I’m also an aquarius sun. A lot of astrologers say uranus and aquarius are the signs of astrology, and I have uranus on my midheaven, which is your career and position in the world, which is what, to me, makes it feel not that wild. I’m also interested in non-dogmatic spirituality, and that’s the cool thing about astrology. It’s about the natural world and observing the elements and realizing that we’re all made of the same stuff. Qualitative observations we make of the outside world are also applicable to our interiors. And it’s just fun, I don’t know. And it’s gay. I think it’s a gay thing, too.

How would you say your natal chart informs your music practice?

I’m a twelfth house sun. A lot of my identity is pretty obscured, and I also have mercury in pisces, and venus neptune, conjunct. I think they’re both in my tenth house, too. (They’re capricorn, but they’re early capricorn, because I’m a pisces rising). So mercury in pisces is a dreamy way of communicating. A lot of people with that placement are poets or songwriters. The fact that my sun is in my twelfth house also means that a lot of my self-understanding happens subconsciously and comes out through writing and through making music. And then venus and neptune conjunct in my tenth house means that, (though I can sometimes be idealistic in love), it also means that my dreams involve making beautiful things, and bringing beautiful things into the world. My whole life, I’ve loved music and loved making it. But also felt like it wasn’t the only thing I needed to do.

It’s really punk to be nice to people now.

You said on your podcast (Big Dyke Energy) that you played in a band for years before creating this solo project. What was the impetus for that shift?

Yeah, I was in a band for ten years called The Toothaches. It was me and my best friend. We formed in Boston and played together for three or four years there, and then I finished up school and we moved to New York and then played together for eight years here with a slightly different lineup. That’s a really long time to be in a creative relationship with somebody who you met when you were a baby and didn’t have good boundaries or know what you wanted. Time stacks up, and our whole community went through some pretty heavy stuff. There were some divorces that went down, and we actually lost a really close friend, and it was all a little bit too much and we all needed some space. People’s priorities started to shift. I knew that I really needed to have creative expression and that I also needed to not try to control other people or situations or push people….and I needed to be able to move at my own pace, which sometimes is kind of fast, which wasn’t fair to the people I was working with, because I would want to make decisions quickly and I couldn’t. So we all took some space from each other and are doing our own thing now. We’ll see what the future holds, but right now this feels most right for me.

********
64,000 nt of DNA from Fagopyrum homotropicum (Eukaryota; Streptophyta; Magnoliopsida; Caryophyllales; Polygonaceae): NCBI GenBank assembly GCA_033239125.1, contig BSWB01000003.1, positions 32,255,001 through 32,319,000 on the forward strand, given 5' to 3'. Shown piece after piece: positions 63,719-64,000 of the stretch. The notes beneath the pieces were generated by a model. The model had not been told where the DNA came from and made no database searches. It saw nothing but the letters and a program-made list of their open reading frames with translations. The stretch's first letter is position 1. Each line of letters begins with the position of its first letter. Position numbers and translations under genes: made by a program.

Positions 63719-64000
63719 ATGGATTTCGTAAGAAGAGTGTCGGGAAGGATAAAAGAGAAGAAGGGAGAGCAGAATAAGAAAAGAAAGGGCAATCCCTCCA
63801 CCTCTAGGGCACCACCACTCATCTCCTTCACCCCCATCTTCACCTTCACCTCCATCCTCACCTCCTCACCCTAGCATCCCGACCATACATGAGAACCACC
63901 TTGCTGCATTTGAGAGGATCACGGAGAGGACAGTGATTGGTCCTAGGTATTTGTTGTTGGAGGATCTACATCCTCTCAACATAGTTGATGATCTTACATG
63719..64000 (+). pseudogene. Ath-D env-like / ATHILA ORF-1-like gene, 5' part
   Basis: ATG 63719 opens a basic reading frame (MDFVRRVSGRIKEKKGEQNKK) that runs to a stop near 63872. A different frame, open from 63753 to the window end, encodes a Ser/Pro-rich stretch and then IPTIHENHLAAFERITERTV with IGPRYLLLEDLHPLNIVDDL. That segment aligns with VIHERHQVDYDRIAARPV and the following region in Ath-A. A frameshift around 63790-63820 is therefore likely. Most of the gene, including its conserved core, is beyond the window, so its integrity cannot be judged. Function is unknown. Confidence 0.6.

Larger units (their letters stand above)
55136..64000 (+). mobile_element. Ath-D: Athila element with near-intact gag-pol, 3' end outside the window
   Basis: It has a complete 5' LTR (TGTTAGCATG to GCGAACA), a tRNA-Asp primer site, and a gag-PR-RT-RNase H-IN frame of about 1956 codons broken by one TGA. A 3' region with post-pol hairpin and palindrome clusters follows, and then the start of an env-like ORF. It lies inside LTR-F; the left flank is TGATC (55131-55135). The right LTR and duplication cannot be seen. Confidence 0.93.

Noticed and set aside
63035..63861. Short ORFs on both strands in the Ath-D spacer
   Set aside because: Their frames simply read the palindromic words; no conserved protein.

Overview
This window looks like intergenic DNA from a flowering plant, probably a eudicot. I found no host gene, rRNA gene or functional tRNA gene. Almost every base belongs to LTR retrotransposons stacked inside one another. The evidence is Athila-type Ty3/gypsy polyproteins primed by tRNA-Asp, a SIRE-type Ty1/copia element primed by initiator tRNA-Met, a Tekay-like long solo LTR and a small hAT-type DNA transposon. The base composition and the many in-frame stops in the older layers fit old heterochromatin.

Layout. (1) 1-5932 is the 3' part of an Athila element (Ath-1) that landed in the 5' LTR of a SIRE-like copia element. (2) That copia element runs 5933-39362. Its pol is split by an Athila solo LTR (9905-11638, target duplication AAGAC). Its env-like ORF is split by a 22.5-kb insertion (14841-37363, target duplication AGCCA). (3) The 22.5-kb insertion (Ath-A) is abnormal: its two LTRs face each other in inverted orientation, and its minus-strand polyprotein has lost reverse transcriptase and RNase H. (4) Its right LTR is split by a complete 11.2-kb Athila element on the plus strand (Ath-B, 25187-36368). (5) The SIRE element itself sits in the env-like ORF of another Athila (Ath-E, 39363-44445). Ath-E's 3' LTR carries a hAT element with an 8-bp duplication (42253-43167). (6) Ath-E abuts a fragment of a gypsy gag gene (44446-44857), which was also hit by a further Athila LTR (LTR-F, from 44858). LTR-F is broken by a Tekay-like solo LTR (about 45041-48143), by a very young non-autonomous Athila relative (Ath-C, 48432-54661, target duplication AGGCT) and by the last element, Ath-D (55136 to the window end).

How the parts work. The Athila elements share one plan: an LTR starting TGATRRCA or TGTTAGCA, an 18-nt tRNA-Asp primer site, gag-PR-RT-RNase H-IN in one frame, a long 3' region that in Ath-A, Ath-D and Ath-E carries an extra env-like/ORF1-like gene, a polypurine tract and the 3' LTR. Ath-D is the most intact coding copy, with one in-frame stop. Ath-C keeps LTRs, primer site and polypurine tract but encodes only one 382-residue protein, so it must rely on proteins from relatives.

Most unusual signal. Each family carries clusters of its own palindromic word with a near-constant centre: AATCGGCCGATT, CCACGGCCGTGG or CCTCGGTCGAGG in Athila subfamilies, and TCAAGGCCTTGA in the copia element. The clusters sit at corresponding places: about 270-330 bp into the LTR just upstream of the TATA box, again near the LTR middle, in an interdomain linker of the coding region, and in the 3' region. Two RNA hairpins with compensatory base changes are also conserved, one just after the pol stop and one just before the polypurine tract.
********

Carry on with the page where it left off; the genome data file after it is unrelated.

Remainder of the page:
What would the child Rose feel if she met Rose today?

She would be pretty stoked, I think. My dad and I had this conversation about how the most ourselves we’ve felt was when we were eight years old, and our whole life is trying to get back to our eight year old self. I feel like I’m getting pretty close. But yeah, she would think it was pretty cool that I’m gay and living in New York and am basically a professional lego person. And then also setting up cool queer punk shows now, which is exciting. I think she would be stoked and she would be like, “can she babysit me please?”

So Rad. Thank you so much for your time today, Rose! Do you have any final words to our readers, especially aspiring or working dyke creators?

The most important thing is to just keep doing it. Don’t worry about how it’s going to be found. Your audience will find you. You just have to keep making the content. And: your community is there for you. And we’re kind of all we’ve got, you know? That’s how I feel. But yeah, don’t let anybody tell you that you need a bunch of money, or you need these resources, or you need access to anyone else or their resources. Just do it with whatever you have. If you have Voice Memos or GarageBand on your phone, do it with that. If you don’t have a smartphone, get a handheld tape recorder. It doesn’t matter. Just keep making it, and you’ll figure it out.